Nymphs are closely related to the gods; a few have obtained the status of minor goddesses and are considerably more powerful than the norm. Like the gods, Nymphs are immortal and will only die through to violence to their persons, destruction of their bound feature, or transformation into a flower or other natural object. Nymphs usually appear as beautiful, young human women. Due to their relationship to the gods and their magical bonds with ecological or geographical features, all Nymphs are more adept at employing magic in their daily lives than humans. Although rarely seen, they are widespread. In classic Greek mythology, all Nymphs are female.

    4.2.2.1 Water Nymphs—Nereids

    Of all the Nymphs, Nereids are the closest to the gods. Some serve as maids for the gods while others are caregivers. A few have gained the status of goddesses in their own right or have married gods. Consequently, Nereids employ magic as part of their daily lives. Nereids are tied to a geographic body of water, such as a river or a lake. The drying up or the damming of a Nereid's geographic feature results in illness. Nereids are excellent swimmers, at home in the water, and often live in underwater caves or watery places. They enjoy music and songs and are skilled singers. They revere beauty.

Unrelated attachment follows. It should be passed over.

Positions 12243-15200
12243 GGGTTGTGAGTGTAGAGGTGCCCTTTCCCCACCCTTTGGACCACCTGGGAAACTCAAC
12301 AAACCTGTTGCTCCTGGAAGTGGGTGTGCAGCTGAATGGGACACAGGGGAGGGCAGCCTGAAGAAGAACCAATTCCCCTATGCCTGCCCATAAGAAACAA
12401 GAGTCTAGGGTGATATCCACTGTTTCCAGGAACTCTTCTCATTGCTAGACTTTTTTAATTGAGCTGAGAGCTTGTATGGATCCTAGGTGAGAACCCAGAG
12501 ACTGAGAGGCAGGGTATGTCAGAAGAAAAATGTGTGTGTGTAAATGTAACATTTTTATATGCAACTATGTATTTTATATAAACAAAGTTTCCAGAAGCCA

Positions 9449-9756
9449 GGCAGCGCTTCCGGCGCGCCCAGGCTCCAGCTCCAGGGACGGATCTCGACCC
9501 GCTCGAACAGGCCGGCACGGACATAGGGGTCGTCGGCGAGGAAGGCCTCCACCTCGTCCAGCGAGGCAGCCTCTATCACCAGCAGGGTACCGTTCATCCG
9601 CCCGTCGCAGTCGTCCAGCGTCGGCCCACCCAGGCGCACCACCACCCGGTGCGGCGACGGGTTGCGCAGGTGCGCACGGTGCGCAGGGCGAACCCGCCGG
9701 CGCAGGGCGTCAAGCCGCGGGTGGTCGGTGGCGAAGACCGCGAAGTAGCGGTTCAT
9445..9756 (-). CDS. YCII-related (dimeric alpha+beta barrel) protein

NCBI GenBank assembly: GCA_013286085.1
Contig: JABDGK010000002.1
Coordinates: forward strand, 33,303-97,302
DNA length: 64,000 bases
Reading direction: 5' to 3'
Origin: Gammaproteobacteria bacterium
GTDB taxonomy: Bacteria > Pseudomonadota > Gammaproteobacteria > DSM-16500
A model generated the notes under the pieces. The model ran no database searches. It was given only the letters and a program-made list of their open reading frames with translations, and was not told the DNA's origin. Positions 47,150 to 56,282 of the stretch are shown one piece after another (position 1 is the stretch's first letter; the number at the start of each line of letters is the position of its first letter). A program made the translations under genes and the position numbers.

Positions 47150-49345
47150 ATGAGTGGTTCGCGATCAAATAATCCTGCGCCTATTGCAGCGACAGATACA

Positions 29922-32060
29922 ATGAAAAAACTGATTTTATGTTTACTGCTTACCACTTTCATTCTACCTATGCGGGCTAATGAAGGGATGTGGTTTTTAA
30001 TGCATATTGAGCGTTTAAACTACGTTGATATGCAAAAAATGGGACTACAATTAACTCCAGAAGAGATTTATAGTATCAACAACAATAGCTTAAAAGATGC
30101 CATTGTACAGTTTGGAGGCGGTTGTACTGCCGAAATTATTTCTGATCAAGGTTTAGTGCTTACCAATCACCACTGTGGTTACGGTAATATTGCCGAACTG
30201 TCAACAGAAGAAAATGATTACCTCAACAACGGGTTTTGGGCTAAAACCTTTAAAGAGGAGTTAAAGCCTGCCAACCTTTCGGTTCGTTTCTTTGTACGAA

4.2.2.2 Wood Nymphs—Dryads

    Dryads, like Nereids, are beautiful young women, but Dryads tend to live in forested areas. They are bound to a specific ecological feature, such as an oak, maple, linden, or olive tree, and damage to that tree can cause illness or death. Because the survival of their particular tree is so important for the Dryads' well-being, they often act as guardians of the forest, healing and caring for trees and animals. Consequently, they revere the forest and all its living things. Dryads are adventurous and enjoy the company of other forest-folk.

    4.2.2.3 Mountain Nymphs—Oreads

    The oldest of the Nymphs, Oreads are tied to mountains and hills. Damage occurring to their bound geographical features from such things as erosion, earthquakes, mining, or forest fires will cause illness and eventual death. Often confused with Dryads, Oreads appear as beautiful young women who live in mountainous areas. They are graceful and charming, yet strong-willed and stubborn once they have set their minds on something. They enjoy hunting and physical activities, such as sprinting and jumping. They revere the stars. They are the "databases" of the world, possessing great knowledge of the history of their lands.

    5.0 Languages

    Since the majority of the myths and legends take place in Hellas, it is recommended that player characters speak at least some Greek.

    Table 5.0: Languages of Mythic Greece

    Region

    Language Ranks for Starting Characters

    In and Near Greece

     

    Greek

    Achaeans 5, Minoans 4, Myrmidons 5, Centaurs 5, Satyrs 5, Dryads 5, Oreads 5, Nereids 5.

    Minoan

    Achaeans 2, Minoans 5, Satyrs 3.

    Pelasgian